Stress is not a foreign concept to college age students, but dealing with it often is. Linda Jackson, CSP coordinator at Arkansas Tech University, hosted an event on Tuesday, Feb. 13 titled, “From Hot Mess to No Stress,” for that particular reason.
In this stress workshop, particularly aimed for emerging student leaders struggling with stress management, Ms. Jackson emphasized how individuals in leadership not only struggle with the work load that they are given in their courses, but also with the work load received from their student organizations.
She led the participants of this workshop through an exercise to compartmentalize their daily activities and, “create some structure,” considering through her experience, Ms. Jackson found that the root of stress is often found in disorganized settings or when things seem, “all over the place.”
To begin the activity, participants folded a sheet of paper to create compartments and provide that necessary structure.
The first task was to create a to-do list for the following day, and detail everything that the student had to carry out within this day.
Next, she advised students to label the events in terms of their gravity, how important they are in the scheme of their whole day, their urgency, how quickly the task needed to get done, if the task can be delegated, and if the task was something that would be advisable to ask for help on.
“Develop a one liner,” emphasized Ms. Jackson. Often, especially for leaders, the task of saying no can be rather arduous, but saying no can actually be done in a nice way, and it is encouraged to prevent from spreading yourself too thin.
Developing a one liner means coming up with a phrase that you can employ when you need to say no. For example, addressing that you have a prior engagement or need to study for an exam that has a heavy pull on your grade are things that can be brought up. Leaving the offer open at the end in saying something along the lines of, “maybe next time,” leaves an open offer so it is still known that you are flexible.
Being intentional in all events and endeavors taken on is another important aspect in dismissing stress from every-day life.
“How you start and end your day matters,” Ms. Jackson continued. She highlighted the power of relaxation techniques such as breathing and stretching to begin each day with a proper state of mind.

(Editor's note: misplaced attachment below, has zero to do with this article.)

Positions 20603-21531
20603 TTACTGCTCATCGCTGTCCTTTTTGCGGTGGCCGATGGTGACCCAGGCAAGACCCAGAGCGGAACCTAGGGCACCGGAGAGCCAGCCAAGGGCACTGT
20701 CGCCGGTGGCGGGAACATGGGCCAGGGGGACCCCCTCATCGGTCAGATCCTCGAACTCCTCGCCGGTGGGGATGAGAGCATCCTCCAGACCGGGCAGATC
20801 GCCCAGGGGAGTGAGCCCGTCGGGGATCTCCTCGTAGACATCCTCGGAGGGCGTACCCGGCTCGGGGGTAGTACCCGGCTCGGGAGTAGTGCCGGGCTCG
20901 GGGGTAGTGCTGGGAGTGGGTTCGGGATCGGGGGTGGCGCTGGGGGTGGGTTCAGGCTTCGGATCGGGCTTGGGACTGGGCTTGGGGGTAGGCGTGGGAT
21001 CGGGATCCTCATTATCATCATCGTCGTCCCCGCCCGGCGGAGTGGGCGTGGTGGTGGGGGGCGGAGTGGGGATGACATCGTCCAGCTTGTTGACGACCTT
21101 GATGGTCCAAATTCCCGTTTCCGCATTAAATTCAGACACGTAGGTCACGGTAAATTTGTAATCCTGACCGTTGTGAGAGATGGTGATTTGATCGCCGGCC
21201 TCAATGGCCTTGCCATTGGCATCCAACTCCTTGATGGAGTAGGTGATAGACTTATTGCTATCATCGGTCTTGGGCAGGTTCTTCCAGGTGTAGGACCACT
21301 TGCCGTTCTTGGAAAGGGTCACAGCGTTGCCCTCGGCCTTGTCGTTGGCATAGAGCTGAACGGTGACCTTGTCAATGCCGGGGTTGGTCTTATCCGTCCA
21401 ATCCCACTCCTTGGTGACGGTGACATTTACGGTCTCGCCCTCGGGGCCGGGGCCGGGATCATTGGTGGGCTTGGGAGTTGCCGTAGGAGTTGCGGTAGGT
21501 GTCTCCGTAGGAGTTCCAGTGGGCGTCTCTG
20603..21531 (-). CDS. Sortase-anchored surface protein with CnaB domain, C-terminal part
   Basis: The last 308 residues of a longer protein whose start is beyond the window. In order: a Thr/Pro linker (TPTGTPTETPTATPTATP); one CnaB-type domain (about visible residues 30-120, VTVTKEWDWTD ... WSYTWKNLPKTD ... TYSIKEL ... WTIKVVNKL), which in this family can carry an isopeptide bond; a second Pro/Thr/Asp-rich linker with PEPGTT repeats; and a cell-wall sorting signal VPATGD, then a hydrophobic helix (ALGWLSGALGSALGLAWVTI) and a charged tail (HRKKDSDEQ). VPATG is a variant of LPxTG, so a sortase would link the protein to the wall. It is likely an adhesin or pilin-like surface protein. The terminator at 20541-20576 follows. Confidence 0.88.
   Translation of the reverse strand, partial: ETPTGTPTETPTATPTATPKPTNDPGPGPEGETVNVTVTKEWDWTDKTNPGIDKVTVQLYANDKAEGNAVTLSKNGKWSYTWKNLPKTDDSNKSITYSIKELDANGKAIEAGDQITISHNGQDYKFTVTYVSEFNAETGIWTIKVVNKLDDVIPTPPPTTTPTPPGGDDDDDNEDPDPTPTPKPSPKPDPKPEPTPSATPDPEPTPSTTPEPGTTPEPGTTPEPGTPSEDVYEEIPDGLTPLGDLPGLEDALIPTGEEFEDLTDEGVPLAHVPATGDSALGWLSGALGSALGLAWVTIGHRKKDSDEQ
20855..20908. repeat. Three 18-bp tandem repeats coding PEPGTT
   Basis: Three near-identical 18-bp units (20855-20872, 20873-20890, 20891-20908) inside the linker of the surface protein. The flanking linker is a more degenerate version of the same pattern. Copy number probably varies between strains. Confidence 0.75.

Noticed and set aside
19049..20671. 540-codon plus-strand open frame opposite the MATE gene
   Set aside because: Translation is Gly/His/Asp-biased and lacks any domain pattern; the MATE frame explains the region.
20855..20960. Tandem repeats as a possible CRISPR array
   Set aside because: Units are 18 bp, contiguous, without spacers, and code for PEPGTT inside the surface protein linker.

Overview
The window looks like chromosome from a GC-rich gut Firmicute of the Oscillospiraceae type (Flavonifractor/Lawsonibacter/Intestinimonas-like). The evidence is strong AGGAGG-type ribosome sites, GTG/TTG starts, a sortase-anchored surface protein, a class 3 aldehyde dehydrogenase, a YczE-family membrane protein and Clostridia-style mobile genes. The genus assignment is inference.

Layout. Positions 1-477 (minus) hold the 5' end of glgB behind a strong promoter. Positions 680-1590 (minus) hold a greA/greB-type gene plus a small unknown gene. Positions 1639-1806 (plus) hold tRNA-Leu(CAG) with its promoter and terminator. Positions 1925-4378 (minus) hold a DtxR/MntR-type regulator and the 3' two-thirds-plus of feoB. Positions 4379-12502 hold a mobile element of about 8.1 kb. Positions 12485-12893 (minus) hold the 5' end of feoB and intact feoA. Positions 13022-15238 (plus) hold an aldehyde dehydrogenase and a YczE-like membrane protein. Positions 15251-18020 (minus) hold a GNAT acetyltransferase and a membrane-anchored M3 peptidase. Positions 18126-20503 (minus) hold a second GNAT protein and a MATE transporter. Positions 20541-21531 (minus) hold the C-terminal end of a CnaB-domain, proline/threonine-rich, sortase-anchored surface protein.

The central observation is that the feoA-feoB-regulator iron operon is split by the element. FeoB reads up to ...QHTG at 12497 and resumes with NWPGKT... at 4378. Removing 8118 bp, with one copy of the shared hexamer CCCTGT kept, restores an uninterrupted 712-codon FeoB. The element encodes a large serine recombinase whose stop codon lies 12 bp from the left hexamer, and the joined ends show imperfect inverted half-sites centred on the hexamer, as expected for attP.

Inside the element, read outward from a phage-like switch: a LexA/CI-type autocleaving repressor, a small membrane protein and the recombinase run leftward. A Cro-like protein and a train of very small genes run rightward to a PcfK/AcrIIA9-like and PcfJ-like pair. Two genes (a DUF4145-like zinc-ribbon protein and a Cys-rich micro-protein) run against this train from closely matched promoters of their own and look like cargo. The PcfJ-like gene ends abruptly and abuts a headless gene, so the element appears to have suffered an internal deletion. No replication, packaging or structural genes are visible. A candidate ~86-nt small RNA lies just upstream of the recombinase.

Accompanying those with guided imagery, picturing yourself in a serene environment and viewing your questions getting answered, are smaller scale techniques to relive stress almost immediately and regain focus. “The way the day starts will set the tone for that day,” said Ms. Jackson.
Students were encouraged to not spend too much time worrying about their past, future, or how they could achieve perfection, as these types of thoughts can be catalysts to anxiety. Instead, Ms. Jackson invited participants to go every day living in the present, and focusing on the now because when it comes down to it, it is the only place where you can have control. Being intentional can put a stop to this type of thinking. “Yesterday is fine as a reminder, tomorrow is good as a motivator, but if I don’t do something right now, tomorrow is never going to work out for me,” said Ms. Jackson.
Stress projects and stress outlets are two more ways in which anxieties can be minimized. Projects are things that need to be planned for completion, but the motivator is to relieve stress from our lives, not create more. An outlet is something that does not require much thinking, but instead gives you a brain break.
“I don’t know if I’m a fan or not of goal setting, but one of the things that I think is important about goal setting is that it keeps you motivated,” said Ms. Jackson. Upon discussing about the importance of goal setting itself, she invited the students to set some goals for tomorrow, the semester, the year, and then by the time they obtain their degree. “Having achievable and visible goals becomes really important,” she advised. Having goals that are not either achievable or visible causes the probability for their completion to decrease.
Goals do not need to be set in stone, either. Making a goal an absolute that must happen makes an individual feel more as though they have a burden and that the goal must be completed, but as humans we are subject to change. “If your goals change, that’s because your needs changed and you decided you were going to change it. That’s fine! It doesn’t mean you failed, it means you changed your mind,” comforted Ms. Jackson.
According to Ms. Jackson, setting priorities, asking for help when it is needed, learning how to say no, relaxing, and goal setting are all ways in which stress can be reduced on a day to day basis.
Taking a “little bit off of yourself and realizing I don’t have to be everything for everybody” as well as “taking some time off to blow off some steam,” are active ways to minimize stress and become mentally stronger in being the best and healthiest version of yourself possible.